The intimate theatrical space formerly known as the Cottesloe has been refurbished and renamed the Dorfman Theatre. It is being inaugurated with the rags-to-riches biopic of one of the post-war period’s most notorious female political icons, Imelda Marcos.

Here Lies Love tells the story of the former Philippines first lady who had to be rescued by the US government by helicopter from the roof of the Manila presidential palace when the Philippines went through a peaceful uprising long before the Arab Spring and removed the authoritarian regime established by General Ferdinand Marcos with a bloodless overthrow and return to democracy. 

Imelda’s humble origins contrasted with her unlimited ambition for power and wealth. She leveraged her beauty queen looks to good effect. Rejected by her boyfriend the later senator and presidential hopeful Ninoy Aquino for being taller than him, she managed to gain the undying devotion of World War II-hero and later President Ferdinand Marcos. Her appetite for New York, glamour, shoes and parties could now be fully indulged in mainly with other people’s money being syphoned off and turned into her own. (The musical ends with her exile from the Philippines, but in 2014 , now well into her eighties, Imelda is back in the Philippines as an elected senator with an estimated net worth in excess of USD 5 billion).

Fatboy Slim (formerly of the Housemartins) and David Byrne (formerly of the Talking Heads) are themselves British music-scene icons whose heyday overlapped with Imelda’s. She was a wannabe disco-queen and performer at her own glamorous celebrity parties for Western elite politicians and Hollywood wannabes. The musical treatment by Slim and Byrne captures this very well.

Alex Timbers’ production is dynamic and inventive, getting members of his audience involved in the action in very creative ways. At the beginning, the theatre looks like a 1980s disco set and the moving and rotating stage works excellently well as the action moves across time and place. The designers (set: David Korins, lighting: Justin Townsend, sound: M. L. Dogg and Cody Spencer) deserve a special mention. A young, attractive and energetic ensemble delivers the choreography of Annie-B Parson to great effect so that the enthusiasm truly spreads across the audience.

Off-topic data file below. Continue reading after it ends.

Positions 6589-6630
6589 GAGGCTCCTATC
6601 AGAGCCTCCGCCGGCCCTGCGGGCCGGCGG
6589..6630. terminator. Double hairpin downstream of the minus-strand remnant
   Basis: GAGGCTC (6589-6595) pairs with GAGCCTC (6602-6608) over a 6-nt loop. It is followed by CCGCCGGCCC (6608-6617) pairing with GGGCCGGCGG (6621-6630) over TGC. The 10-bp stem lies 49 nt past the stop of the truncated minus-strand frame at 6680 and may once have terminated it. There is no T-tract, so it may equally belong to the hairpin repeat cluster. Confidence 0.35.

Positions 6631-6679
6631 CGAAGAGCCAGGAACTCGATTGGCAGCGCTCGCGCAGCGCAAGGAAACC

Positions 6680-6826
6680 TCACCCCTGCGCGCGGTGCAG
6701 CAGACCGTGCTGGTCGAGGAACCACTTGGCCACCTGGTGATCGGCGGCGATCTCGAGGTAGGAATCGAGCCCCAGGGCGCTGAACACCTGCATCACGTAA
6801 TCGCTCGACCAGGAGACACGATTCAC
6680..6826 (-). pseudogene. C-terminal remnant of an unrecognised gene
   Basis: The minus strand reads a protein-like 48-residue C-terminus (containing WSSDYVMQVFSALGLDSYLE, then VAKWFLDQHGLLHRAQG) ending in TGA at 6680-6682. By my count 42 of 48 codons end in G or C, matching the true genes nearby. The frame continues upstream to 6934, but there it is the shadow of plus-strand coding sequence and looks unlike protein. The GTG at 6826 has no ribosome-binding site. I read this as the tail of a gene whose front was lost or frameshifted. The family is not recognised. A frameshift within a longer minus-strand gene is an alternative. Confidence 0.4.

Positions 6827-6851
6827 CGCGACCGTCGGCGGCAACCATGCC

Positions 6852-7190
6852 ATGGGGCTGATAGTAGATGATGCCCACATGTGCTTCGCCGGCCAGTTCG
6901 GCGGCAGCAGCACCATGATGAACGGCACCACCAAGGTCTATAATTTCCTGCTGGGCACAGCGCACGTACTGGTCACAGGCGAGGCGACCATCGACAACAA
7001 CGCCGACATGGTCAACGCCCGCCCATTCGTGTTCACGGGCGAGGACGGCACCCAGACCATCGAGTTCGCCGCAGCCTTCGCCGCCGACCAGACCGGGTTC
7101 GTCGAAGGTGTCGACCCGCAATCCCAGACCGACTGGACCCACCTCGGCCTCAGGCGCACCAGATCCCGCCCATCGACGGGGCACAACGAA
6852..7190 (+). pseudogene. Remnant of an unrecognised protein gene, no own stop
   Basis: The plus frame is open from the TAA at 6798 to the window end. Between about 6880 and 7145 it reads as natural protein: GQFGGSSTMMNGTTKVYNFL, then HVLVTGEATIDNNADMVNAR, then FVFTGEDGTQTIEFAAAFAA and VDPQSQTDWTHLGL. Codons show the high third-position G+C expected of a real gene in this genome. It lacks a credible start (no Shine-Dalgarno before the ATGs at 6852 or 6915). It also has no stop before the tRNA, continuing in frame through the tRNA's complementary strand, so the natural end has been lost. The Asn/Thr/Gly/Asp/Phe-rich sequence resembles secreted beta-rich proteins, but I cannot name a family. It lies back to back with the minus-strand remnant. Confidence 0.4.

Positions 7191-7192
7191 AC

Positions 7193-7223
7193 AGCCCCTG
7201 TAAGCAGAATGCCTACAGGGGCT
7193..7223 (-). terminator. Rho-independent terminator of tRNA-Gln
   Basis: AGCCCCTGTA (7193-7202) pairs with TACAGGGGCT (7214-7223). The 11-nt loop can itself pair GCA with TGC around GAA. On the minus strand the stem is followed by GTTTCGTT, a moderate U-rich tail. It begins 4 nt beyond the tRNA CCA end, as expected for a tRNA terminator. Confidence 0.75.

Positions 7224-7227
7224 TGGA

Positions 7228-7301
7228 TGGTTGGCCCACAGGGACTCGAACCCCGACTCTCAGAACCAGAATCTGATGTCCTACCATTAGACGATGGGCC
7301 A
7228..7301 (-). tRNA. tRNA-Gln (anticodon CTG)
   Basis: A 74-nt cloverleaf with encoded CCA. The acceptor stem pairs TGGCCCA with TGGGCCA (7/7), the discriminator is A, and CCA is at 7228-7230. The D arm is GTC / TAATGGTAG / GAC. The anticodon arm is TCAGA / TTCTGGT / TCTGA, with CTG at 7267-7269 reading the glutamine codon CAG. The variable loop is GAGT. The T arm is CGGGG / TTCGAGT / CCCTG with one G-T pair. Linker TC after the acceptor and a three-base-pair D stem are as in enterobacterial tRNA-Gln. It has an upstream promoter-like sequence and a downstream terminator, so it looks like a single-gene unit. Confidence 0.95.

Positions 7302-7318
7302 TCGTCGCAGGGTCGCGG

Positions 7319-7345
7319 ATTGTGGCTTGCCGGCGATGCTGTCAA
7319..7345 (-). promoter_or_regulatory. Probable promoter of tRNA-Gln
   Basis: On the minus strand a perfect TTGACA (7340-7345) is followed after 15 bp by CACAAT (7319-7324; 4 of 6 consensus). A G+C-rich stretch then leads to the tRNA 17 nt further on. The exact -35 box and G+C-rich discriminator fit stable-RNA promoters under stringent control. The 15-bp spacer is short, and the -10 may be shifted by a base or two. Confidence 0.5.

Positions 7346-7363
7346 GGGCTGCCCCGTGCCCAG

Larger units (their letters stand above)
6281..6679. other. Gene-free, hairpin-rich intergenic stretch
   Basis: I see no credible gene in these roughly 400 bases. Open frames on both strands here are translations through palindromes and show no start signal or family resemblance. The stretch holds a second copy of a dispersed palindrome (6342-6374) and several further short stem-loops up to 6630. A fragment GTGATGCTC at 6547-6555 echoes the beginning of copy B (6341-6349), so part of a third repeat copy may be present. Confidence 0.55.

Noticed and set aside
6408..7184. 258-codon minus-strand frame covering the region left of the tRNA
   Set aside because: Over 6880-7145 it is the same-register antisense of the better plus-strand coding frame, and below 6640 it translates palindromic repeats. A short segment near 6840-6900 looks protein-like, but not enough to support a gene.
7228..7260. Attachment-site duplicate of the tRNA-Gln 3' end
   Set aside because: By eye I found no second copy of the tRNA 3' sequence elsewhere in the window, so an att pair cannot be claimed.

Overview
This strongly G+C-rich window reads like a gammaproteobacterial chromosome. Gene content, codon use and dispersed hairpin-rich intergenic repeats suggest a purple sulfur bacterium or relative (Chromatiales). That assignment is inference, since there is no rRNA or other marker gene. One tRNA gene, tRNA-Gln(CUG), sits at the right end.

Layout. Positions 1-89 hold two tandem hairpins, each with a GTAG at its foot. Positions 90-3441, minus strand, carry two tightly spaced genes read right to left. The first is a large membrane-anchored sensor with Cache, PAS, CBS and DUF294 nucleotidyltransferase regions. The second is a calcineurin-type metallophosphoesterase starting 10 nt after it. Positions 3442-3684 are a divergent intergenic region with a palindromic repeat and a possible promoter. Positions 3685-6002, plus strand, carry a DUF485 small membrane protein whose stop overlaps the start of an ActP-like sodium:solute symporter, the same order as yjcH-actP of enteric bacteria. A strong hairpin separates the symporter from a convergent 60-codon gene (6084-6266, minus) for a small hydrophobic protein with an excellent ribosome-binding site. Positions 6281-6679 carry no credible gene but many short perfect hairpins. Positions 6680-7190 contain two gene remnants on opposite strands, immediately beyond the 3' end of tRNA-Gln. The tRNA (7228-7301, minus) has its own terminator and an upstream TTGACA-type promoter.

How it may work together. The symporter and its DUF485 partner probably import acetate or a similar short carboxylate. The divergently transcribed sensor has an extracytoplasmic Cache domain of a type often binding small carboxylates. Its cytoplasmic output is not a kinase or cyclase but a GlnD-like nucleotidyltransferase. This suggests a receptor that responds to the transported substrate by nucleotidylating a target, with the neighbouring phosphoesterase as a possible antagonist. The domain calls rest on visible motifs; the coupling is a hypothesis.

The political background to the story is presented effectively through projections of TV footage of real events. While all the international political drama is not as fully explored as Imelda’s ruthlessness greed and disappointment in the lack of love shown her by her people, one leaves this musical thoroughly entertained, and energised and with the New Years resolution that one does have to do some background reading on the politics and history of the Philippines in the 20th century.

Natalie Mendoza is a charismatic Imelda Marcos, Marc Bautista (Ferdinand Marcos) and Dean John Wilson (Ninoy Aquino) give strong performances and Martin Serreal (as DJ) really rocks the joint and gets the new Dorfman theatre off to a great swinging start.

Sunday 7 December 2014

The Hunger Games: Mockingjay Part 1, (2014) Film directed by Francis Lawrence 7.5* out of 10

With the Huger Games: Mockingjay dystopian science fiction is coming home – not good sign for the real world.